World Europe 28 Jun 2017 Hack has hallmarks o ...

Hack has hallmarks of ransomware

AP
Published Jun 28, 2017, 1:18 am IST
Updated Jun 28, 2017, 1:40 am IST
Experts say it is likely spreading automatically across the network without need for humans.
The number of companies and agencies reportedly affected by the ransomware campaign was piling up fast, and the electronic rampage appeared to be rapidly snowballing into a worldwide crisis.
 The number of companies and agencies reportedly affected by the ransomware campaign was piling up fast, and the electronic rampage appeared to be rapidly snowballing into a worldwide crisis.

Paris: A new and highly virulent outbreak of malicious data-scrambling software appears to be causing mass disruption across the world, hitting companies and governments in Europe especially hard.

“We are talking about a cyberattack,” said Anders Rosendahl, a spokesman for the Copenhagen-based shipping group. “It has affected all branches of our business, at home and abroad.”

 

The number of companies and agencies reportedly affected by the ransomware campaign was piling up fast, and the electronic rampage appeared to be rapidly snowballing into a worldwide crisis.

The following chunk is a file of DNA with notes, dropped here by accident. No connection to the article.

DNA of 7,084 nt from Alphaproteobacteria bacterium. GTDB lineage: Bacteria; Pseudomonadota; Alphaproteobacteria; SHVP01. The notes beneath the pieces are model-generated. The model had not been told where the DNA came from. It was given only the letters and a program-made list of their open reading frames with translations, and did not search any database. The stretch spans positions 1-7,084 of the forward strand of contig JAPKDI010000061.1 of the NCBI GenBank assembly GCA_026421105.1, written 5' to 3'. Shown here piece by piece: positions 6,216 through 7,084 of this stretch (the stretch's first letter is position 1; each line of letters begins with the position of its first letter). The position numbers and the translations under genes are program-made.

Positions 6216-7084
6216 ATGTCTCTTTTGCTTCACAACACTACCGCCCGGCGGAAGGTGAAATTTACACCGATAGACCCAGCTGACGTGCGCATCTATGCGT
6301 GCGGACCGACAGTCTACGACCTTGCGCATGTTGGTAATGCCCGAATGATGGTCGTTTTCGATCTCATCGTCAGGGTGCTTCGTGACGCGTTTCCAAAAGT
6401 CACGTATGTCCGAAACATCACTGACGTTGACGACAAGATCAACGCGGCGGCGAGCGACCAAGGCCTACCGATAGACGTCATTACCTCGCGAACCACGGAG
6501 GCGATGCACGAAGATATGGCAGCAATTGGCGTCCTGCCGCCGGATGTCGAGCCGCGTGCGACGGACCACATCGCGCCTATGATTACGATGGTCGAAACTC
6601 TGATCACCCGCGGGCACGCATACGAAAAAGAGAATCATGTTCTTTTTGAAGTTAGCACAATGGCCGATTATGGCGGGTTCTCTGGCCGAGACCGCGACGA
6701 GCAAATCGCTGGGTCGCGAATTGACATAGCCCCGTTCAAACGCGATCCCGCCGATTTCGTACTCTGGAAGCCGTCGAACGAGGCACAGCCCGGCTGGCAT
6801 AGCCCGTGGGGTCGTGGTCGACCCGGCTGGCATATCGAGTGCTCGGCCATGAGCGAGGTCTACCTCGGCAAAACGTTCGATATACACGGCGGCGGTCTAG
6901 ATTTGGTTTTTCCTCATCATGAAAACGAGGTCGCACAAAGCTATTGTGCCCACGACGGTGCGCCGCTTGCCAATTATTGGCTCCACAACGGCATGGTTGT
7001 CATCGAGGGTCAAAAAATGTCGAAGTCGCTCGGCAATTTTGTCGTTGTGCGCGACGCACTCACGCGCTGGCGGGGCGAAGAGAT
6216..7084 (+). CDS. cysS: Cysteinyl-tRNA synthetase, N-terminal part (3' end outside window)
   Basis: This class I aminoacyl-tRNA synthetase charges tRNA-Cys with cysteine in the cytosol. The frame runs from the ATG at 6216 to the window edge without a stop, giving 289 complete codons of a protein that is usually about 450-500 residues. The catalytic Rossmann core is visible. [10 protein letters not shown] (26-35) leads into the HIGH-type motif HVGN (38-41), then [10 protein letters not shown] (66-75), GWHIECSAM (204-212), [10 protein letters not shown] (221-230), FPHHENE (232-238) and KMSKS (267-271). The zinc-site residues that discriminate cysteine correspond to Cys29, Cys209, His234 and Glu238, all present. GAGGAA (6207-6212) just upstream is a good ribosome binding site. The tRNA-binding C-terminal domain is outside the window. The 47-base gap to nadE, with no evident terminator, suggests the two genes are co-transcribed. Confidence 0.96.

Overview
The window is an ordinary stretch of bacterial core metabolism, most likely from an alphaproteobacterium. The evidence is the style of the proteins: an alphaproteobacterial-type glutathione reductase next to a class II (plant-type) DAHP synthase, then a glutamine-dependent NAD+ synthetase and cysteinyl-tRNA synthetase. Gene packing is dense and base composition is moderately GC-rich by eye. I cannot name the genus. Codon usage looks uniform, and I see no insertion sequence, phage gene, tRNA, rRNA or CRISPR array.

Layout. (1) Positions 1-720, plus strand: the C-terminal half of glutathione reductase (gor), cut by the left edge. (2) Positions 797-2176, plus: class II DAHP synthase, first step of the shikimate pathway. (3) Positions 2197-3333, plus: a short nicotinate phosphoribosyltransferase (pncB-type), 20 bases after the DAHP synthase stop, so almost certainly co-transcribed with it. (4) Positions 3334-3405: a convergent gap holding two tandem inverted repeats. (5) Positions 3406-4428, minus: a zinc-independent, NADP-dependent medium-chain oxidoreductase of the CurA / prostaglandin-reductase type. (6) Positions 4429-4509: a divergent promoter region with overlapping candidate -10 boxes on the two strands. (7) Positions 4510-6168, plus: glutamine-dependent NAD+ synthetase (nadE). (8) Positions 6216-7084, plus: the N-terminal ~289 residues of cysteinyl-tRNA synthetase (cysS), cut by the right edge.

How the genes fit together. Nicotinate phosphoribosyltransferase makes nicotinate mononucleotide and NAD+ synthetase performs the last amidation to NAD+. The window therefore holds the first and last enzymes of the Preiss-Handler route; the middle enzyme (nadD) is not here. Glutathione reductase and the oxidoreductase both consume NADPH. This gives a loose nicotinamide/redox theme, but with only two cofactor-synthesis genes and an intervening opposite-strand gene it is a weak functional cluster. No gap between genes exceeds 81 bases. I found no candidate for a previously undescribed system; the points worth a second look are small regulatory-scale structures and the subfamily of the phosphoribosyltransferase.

There’s very little information about what might be behind the disruption at each specific company, but cybersecurity experts rapidly zeroed in on a form of ransomware, the name given to programmes that hold data hostage by scrambling it until a payment is made.

“A massive ransomware campaign is currently unfolding worldwide,” said Romanian cybersecurity company Bitdefender, where analyst Bogdan Botezatu said that it appeared to be nearly identical to GoldenEye, one of a family of hostage-taking programs that has been circulating for months. Some analysts were calling the new form of ransomware Petya. It’s not clear whether or why the ransomware has suddenly become so much more potent, but Botezatu said that it was likely spreading automatically across a network, without the need for human interaction. Such self-spreading software, often called “worms,” are particularly feared because they can replicate rapidly, like a contagious disease.
“It’s like somebody sneezing into a train full of people,” Botezatu said. “You just have to exist there and you’re vulnerable.”

 

The world is still recovering from a previous outbreak of ransomware, called WannaCry or WannaCrypt, which spread rapidly using digital break-in tools originally created by the US National Security Agency and recently leaked to the
web.

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